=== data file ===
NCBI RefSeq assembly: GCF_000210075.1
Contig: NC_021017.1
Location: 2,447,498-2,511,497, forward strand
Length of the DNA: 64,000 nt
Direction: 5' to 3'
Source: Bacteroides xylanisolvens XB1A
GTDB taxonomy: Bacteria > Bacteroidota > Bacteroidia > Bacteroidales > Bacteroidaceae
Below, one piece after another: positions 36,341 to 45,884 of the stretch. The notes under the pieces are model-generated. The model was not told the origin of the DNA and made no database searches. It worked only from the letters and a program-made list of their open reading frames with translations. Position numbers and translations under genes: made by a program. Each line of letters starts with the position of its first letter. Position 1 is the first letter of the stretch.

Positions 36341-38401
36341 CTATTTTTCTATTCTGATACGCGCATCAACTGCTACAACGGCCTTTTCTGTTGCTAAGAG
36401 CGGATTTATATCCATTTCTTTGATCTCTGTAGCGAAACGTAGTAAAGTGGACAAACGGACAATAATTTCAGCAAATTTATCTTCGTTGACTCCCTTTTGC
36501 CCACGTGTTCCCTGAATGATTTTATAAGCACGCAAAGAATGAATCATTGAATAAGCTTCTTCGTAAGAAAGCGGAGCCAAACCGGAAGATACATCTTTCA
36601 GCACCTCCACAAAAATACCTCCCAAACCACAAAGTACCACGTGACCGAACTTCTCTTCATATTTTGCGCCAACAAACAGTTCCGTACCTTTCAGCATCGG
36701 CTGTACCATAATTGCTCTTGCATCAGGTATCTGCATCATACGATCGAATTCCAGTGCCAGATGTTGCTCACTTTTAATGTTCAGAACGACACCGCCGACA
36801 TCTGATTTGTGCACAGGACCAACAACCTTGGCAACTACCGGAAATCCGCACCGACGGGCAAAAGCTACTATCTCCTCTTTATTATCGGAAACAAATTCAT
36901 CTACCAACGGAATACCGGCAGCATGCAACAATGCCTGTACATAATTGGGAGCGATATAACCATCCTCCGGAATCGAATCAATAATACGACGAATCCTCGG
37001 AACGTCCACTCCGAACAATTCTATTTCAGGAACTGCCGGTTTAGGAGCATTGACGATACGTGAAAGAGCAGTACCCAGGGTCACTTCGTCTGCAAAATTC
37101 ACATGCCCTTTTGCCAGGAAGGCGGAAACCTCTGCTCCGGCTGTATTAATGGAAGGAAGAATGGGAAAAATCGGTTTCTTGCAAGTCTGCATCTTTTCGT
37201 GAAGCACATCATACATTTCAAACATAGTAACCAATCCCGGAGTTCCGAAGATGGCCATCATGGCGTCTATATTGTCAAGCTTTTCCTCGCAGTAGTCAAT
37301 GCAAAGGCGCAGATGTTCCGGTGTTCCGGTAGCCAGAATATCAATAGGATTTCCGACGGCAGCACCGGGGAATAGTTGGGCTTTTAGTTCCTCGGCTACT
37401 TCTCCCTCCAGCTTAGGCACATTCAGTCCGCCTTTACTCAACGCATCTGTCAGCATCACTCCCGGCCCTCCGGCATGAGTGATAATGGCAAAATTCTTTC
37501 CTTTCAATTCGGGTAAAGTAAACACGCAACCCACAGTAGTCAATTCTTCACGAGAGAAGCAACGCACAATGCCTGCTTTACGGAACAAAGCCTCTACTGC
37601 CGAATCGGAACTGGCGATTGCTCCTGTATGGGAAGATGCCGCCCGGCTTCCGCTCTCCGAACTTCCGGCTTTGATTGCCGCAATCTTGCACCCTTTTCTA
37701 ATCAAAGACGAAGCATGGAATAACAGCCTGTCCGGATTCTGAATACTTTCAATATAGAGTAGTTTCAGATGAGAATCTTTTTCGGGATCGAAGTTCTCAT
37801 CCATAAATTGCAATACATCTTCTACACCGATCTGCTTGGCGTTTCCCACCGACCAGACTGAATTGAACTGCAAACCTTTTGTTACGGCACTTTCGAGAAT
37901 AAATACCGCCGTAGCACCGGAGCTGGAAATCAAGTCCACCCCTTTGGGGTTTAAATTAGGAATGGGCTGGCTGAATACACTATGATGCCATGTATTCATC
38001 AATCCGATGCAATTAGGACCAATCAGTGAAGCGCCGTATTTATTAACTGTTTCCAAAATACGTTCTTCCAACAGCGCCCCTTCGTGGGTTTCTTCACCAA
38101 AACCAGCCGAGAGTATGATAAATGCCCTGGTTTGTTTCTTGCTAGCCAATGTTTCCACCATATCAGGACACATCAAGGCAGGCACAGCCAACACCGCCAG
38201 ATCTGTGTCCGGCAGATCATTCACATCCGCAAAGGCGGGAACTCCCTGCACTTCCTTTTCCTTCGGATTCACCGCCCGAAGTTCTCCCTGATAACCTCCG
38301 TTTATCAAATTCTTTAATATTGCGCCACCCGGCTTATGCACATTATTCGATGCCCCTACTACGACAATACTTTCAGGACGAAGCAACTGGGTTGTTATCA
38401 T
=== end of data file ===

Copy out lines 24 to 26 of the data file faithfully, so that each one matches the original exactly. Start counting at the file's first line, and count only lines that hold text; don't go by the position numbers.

37701 ATCAAAGACGAAGCATGGAATAACAGCCTGTCCGGATTCTGAATACTTTCAATATAGAGTAGTTTCAGATGAGAATCTTTTTCGGGATCGAAGTTCTCAT
37801 CCATAAATTGCAATACATCTTCTACACCGATCTGCTTGGCGTTTCCCACCGACCAGACTGAATTGAACTGCAAACCTTTTGTTACGGCACTTTCGAGAAT
37901 AAATACCGCCGTAGCACCGGAGCTGGAAATCAAGTCCACCCCTTTGGGGTTTAAATTAGGAATGGGCTGGCTGAATACACTATGATGCCATGTATTCATC